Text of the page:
Wars alarms entic’d my Willy
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WARS ALARMS ENTIC'D MY WILLY. AKA - "Wars Alarms," "When war's alarms entic'd my Willy from me." Scottish, English; Air (whole time). G Major. Standard tuning (fiddle). AB. The air was first publised by Thompson and Son (London) in A Complete Tutor for the English Flute (1768). The song [Roud No. 6864] appeared Act 1, scene ii, of the successful stage production The Camp (1778), by Richard Brinsley Sheridan (music composed by Thomas Linley the Elder, 1756-1778), where it was sung by Miss Walpole in the character of Nancy, the forsaken lover. The words to the song were printed in The Goldfinch, or New Modern Songster (Glasgow, c. 1785, p. 194).
WARS ALARMS ENTIC'D MY WILLY.
WHEN wars alarms entie'd my Willy from me,
My poor heart with grief did sigh,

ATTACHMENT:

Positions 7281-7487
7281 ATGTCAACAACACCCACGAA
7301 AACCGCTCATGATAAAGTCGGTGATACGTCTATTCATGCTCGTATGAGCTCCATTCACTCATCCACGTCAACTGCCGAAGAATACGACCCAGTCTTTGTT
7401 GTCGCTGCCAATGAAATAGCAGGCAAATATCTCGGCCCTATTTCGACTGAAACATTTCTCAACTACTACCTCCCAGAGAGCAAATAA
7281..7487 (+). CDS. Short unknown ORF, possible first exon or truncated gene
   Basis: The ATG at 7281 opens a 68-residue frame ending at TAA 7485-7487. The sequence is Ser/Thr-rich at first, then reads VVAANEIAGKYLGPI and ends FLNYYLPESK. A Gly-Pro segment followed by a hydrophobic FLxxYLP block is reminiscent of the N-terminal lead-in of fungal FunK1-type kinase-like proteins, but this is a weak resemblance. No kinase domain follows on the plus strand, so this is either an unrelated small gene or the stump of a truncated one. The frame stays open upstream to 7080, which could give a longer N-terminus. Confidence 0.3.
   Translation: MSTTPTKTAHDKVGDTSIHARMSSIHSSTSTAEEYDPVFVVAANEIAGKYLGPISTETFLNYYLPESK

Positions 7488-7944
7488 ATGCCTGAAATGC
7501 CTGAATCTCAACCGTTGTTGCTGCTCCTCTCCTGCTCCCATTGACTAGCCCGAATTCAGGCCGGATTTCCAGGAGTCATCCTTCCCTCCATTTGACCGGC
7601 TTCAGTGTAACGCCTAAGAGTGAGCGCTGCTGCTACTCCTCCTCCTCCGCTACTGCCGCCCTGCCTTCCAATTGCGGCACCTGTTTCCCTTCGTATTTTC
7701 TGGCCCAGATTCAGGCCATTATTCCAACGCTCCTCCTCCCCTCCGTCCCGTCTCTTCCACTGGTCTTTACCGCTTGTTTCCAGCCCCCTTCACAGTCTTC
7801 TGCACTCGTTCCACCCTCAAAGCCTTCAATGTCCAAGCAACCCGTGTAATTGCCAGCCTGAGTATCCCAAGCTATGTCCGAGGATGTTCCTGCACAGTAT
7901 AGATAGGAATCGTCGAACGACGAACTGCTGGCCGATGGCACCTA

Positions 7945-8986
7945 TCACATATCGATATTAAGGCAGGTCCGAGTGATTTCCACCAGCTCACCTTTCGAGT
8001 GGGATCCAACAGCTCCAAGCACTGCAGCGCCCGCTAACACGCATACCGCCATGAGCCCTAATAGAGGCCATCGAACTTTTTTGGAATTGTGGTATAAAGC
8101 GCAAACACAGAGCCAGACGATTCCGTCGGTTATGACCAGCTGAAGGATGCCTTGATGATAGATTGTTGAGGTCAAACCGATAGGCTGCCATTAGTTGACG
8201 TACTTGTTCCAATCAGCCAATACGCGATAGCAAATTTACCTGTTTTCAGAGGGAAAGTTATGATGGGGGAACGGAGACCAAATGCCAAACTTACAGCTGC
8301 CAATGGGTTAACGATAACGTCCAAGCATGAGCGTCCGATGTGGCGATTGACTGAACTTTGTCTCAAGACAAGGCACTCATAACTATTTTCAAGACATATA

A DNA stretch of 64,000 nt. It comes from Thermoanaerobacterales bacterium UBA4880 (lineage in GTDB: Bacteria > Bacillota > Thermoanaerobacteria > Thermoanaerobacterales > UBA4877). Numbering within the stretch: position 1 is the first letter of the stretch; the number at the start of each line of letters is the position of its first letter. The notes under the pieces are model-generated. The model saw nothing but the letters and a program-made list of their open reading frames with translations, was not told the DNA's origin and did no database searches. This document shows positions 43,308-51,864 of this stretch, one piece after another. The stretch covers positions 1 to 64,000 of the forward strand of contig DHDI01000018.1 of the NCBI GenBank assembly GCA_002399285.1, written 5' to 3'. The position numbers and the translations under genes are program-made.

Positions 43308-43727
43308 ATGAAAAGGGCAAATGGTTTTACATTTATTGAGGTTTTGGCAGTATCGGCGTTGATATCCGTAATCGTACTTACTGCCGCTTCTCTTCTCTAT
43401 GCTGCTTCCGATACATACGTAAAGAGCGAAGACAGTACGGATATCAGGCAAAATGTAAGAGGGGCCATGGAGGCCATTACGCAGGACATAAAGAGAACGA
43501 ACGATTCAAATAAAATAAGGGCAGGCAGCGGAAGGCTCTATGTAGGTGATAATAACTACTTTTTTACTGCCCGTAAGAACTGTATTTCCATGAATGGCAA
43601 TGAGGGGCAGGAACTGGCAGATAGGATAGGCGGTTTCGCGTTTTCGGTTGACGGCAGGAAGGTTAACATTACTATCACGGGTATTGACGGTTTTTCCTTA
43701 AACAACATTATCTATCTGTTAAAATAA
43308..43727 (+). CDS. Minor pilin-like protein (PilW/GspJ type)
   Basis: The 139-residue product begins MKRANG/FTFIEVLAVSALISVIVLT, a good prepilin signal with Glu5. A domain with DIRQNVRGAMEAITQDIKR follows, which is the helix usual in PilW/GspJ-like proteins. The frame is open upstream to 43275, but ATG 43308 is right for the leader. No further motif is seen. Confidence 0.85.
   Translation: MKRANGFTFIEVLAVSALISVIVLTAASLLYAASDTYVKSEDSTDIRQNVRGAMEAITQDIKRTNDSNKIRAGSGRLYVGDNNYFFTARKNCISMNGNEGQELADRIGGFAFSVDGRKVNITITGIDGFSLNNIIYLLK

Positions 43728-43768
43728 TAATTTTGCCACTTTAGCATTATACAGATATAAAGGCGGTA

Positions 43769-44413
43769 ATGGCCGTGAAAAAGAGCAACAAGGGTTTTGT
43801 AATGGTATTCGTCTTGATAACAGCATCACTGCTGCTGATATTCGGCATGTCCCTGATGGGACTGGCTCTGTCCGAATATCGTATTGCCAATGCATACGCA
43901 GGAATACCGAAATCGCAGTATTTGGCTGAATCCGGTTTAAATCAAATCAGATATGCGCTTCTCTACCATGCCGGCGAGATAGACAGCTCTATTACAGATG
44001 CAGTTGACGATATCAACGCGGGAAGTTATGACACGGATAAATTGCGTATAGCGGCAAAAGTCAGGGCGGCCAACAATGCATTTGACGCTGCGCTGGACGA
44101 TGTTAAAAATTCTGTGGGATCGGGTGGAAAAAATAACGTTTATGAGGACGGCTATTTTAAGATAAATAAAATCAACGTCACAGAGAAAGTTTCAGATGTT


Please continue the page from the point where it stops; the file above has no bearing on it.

Each soft remembrance brought fresh sorrow on me,
I 'woke ere yet the morn was nigh.
No other could delight him,
Ah ! why did I e'er fight him?
Coldly answering his fond tale,
Which drove him far
Amid the rage of war,
And left ally me thus to bewail.
But I no longer, tho' a maid forsaken,
Thus will mourn like yonder dove,
For, 'ere the lark to-morrow shall awaken,
I will seek my absent love;
The hostile country over
I'll fly to seek my lover,
Scorning ev'ry threat'ning fear;
No distant more,
Nor cannon's roar,
Shall longer keep me from my dear.
It was a popular song and air, printed in a variety of songsters, instrumental tutors and collections of the late 18th and early 19th centuries, and appears in several musicians manuscript collections of the same period. A different "War's Alarms" was published by James Oswald in his Caledonian Pocket Companion (1760).
Source for notated version:
Printed sources: Aird (Selection of Scotch, English, Irish and Foreign Airs, vol. 3), 1788; No. 593, p. 226.